This module will familiarise you with the fundamental principles of human nutrition as a multidisciplinary perspective relating to human health and well-being. You'll explore key concepts of nutritional requirements, food chemistry, macro and micro-nutrient functions. You'll also explore the relationship of diet to health, with special reference to over and under nutrition states. You'll examine dietary recommendations for the maintenance of health and well-being, and you'll consider the assessment of food intake in this context. You'' review the factors determining food choice, and you'll explore the role of nutrition in the context of physical activity. Assessment method: 100% coursework.
- Scientific skills
This module will provide you with a foundation for the study of science at undergraduate level. The basis for the module will be the context, planning and execution of experimental work, along with analysis and presentation of experimental data. A substantial component of study will involve activities in effective written communication and the writing of laboratory reports in particular. Assessment method: 100% coursework.
- Numerical methods for bioscientists
This module introduces one of the central principles of biosciences, that of quantitative measurements, their interpretation and analysis. The emphasis of this module is based around understanding the measurement process, the significance of the measurement units and the mathematical manipulation of the data obtained to produce results of use to the analyst. You'll develop the relevant mathematical skills needed to achieve this in conjunction with the introduction to selected analytical data processing software. The data will be derived from a variety of human, microbial and epidemiological experimental settings. On completion of this module you'll have gained knowledge of the main basic mathematical concepts and the use of software in the treatment and interpretation of the measured data. Assessment methods: 40% coursework, 60% exam.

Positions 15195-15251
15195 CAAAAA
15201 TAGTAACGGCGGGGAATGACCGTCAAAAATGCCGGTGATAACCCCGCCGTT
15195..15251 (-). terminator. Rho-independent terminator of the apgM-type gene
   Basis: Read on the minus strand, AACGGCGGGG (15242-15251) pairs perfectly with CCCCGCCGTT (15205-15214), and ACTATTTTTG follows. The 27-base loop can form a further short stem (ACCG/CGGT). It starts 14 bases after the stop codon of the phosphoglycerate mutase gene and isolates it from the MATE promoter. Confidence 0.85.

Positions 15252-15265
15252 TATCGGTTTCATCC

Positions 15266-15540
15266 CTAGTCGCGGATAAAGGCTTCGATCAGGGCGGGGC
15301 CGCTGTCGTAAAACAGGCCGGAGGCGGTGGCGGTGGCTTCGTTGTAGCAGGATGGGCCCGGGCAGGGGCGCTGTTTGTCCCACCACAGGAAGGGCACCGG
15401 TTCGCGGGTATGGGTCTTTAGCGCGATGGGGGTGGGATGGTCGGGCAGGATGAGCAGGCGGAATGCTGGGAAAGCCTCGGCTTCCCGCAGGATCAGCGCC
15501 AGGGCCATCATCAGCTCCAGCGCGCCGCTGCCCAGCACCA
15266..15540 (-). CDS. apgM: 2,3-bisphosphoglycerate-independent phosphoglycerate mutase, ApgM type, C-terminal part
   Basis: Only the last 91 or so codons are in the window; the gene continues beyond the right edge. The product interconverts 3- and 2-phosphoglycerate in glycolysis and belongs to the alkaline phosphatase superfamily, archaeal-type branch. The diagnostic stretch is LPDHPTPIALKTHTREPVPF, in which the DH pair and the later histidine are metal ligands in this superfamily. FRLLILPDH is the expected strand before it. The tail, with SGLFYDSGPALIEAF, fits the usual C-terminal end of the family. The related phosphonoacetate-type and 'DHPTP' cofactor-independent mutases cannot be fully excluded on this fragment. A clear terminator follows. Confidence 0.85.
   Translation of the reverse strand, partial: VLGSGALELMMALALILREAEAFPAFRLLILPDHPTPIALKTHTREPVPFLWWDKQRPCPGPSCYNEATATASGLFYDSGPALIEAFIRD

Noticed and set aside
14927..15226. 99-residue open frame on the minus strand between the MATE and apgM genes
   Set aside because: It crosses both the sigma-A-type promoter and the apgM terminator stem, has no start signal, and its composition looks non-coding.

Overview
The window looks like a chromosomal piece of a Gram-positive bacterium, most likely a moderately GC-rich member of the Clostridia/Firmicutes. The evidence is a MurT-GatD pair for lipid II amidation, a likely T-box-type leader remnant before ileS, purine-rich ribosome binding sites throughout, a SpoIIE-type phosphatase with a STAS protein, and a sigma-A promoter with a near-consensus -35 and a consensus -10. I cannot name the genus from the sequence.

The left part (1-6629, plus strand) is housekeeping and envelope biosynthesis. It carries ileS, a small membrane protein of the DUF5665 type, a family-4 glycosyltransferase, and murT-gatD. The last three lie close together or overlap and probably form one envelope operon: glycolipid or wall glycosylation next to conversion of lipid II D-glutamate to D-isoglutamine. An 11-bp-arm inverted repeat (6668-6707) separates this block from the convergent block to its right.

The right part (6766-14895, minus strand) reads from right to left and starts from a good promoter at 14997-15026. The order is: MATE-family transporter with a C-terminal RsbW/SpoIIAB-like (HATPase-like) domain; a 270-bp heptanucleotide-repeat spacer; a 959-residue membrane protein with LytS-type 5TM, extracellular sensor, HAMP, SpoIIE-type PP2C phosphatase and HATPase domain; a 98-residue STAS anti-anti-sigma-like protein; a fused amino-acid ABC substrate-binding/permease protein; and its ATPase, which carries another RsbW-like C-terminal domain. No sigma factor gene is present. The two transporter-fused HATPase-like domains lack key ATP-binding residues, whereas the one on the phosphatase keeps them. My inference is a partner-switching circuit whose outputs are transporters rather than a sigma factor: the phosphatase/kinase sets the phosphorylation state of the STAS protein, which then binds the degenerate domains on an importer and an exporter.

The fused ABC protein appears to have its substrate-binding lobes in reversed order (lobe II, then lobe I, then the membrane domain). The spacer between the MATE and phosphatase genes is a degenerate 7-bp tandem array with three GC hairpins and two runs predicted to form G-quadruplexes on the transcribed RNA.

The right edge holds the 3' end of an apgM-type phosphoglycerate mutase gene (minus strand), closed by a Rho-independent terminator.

- An option from a specialist path across human sciences area, including food sciences, nutrition, sport, biomechanics, psychology and forensic sciences
- Public health
Improving public health requires a multi-disciplinary and multi-professional approach in order to gain increased control over the determinants of health and well-being. In both developed and developing societies, an evidence-based approach to public health is of increasing importance. This module will give you insight into a variety of key concepts associated with the complex influences on human health and disease. It will emphasise an epidemiological approach and will critically evaluate strategies for disease prevention and management. You'll examine various modes and means of communication to diverse audiences. Assessment method: 100% coursework.
- Research project
The project is an extended piece of work that requires you to undertake a piece of independent scientific research. The project is primarily a laboratory or fieldwork-based investigation. You'll be expected to manage your own research activity with tutorial support from your research supervisor. Assessment method: 100% coursework.
- Food microbiology